The GFCS is a global partnership of governments and organizations that produce and use climate information and services. It seeks to enable researchers and the producers and users of information to join forces to improve the quality and quantity of climate services worldwide, particularly in developing countries.
The GFCS seeks to build on continued improvements in climate forecasts and climate change scenarios to expand access to the best available climate data and information. Policymakers, planners, investors and vulnerable communities need climate information in user-friendly formats so that they can prepare for expected trends and changes. They need good-quality data from national and international databases on temperature, rainfall, wind, soil moisture and ocean conditions. They also need long-term historical averages of these parameters as well as maps, risk and vulnerability analyses, assessments, and long-term projections and scenarios.
Depending on the user’s needs, these data and information products may be combined with non-climate data, such as agricultural production, health trends, population distributions in high-risk areas, road and infrastructure maps for the delivery of goods, and other socio-economic variables. The aim is to support efforts to prepare for new climate conditions and adapt to their impact on water supplies, health risks, extreme events, farm productivity, infrastructure placement, and so forth.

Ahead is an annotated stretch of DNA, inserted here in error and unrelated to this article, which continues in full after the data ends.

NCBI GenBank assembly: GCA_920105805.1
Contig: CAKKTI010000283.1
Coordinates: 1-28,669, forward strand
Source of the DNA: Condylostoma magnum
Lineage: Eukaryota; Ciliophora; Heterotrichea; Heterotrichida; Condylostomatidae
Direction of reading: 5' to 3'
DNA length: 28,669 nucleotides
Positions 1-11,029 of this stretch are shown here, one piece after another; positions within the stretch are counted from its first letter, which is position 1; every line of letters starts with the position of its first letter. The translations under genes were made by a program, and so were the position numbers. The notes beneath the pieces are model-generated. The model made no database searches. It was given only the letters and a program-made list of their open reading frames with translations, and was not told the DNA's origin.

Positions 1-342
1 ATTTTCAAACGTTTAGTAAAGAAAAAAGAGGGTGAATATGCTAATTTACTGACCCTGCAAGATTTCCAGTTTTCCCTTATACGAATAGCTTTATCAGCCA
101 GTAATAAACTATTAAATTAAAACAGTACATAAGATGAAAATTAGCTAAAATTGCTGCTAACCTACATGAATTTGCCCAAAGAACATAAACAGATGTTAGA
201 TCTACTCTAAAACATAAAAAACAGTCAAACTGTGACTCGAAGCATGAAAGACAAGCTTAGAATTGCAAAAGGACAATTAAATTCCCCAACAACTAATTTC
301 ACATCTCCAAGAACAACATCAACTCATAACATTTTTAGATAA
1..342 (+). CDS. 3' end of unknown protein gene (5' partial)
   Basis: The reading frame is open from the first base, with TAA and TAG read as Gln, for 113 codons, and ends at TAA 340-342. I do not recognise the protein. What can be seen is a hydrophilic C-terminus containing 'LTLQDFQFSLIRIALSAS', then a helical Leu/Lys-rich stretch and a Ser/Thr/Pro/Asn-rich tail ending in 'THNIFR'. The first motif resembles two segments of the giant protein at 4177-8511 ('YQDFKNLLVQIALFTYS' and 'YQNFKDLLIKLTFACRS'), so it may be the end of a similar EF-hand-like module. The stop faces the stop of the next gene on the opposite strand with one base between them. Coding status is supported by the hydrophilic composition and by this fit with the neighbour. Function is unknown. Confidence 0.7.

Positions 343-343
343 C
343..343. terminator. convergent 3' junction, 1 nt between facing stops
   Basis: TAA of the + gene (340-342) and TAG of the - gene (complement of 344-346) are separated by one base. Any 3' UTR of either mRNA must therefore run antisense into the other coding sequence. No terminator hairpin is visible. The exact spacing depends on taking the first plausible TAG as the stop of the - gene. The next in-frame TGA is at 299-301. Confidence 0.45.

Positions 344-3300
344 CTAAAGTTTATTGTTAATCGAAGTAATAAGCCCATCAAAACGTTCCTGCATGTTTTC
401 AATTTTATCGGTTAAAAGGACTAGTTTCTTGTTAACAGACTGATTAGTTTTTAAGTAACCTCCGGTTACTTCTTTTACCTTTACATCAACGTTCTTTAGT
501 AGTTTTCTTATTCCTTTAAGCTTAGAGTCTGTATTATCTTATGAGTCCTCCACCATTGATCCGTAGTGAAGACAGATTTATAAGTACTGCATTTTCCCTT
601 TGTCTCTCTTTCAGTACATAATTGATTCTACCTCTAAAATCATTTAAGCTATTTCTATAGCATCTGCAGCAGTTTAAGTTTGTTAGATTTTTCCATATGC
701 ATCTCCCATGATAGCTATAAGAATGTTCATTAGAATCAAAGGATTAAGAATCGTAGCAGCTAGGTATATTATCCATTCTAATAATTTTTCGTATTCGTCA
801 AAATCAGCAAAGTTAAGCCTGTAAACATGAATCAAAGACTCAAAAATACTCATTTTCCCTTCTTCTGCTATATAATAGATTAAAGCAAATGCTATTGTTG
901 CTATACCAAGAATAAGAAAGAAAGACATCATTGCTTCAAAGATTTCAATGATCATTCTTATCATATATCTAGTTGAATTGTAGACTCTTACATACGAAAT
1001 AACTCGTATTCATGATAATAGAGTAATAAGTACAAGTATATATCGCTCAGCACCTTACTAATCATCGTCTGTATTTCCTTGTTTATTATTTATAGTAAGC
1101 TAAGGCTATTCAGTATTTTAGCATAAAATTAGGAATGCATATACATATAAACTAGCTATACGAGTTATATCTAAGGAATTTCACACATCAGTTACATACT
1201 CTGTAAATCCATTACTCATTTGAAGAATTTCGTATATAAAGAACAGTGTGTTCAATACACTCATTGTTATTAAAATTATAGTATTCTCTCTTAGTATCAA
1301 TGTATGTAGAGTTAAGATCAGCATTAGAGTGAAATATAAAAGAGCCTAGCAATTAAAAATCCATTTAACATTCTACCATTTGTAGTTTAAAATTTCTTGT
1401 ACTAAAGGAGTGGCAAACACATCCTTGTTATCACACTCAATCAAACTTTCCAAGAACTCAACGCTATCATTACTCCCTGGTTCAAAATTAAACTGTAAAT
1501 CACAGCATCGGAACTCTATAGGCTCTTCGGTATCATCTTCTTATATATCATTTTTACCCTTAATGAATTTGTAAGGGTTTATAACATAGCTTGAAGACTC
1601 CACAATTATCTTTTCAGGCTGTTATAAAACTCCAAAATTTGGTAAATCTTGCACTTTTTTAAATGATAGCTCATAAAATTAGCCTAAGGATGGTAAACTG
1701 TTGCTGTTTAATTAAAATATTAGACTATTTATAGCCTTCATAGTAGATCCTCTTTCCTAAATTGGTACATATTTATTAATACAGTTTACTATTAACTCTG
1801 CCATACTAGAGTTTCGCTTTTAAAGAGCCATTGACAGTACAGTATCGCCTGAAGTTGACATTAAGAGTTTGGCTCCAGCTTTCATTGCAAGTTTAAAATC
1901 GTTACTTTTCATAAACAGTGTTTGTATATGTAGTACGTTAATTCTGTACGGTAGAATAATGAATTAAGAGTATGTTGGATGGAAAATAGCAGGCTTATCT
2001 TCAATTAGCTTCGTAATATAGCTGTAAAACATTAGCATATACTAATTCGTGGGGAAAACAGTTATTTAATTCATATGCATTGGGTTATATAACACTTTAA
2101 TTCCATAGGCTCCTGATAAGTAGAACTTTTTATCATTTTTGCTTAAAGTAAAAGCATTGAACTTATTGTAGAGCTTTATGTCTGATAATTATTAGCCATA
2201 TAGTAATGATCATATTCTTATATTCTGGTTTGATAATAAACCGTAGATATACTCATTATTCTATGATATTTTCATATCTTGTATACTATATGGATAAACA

Expanding the production, distribution and use of relevant and up-to-date climate information can best be achieved by pooling expertise and resources through international cooperation. UN agencies, regional institutions, national governments and researchers will work together through the GFCS to disseminate data, information, services and best practices. This collaboration will build greater capacity in countries for managing the risks and opportunities of climate variability and change and for adapting to climate change.
The GFCS implementation plan, to be adopted by the World Meteorological Congress this October, will guide development of the information resources that are so urgently needed for building climate resilience and preparing adaptation plans. According to the draft plan, over the next two years GFCS will carry out a series of priority projects that will create partnerships and build trust with users. It will identify the demand for climate services and ensure that this demand is met through access to scientific information. It will start with the four priority sectors of health, water, food security and agriculture, and disaster risk reduction. Within six years, GFCS aims to have facilitated access to improved climate services around the world; within 10 years, services will have been provided to all climate-sensitive sectors.
The results will be an effective global partnership for identifying and meeting user needs for climate information; the effective application of climate observations, socio-economic data, models and predictions to solving national, regional and global problems; a system for transforming data into information products and services to inform decision making; and increased capacity around the world for producing and using climate services.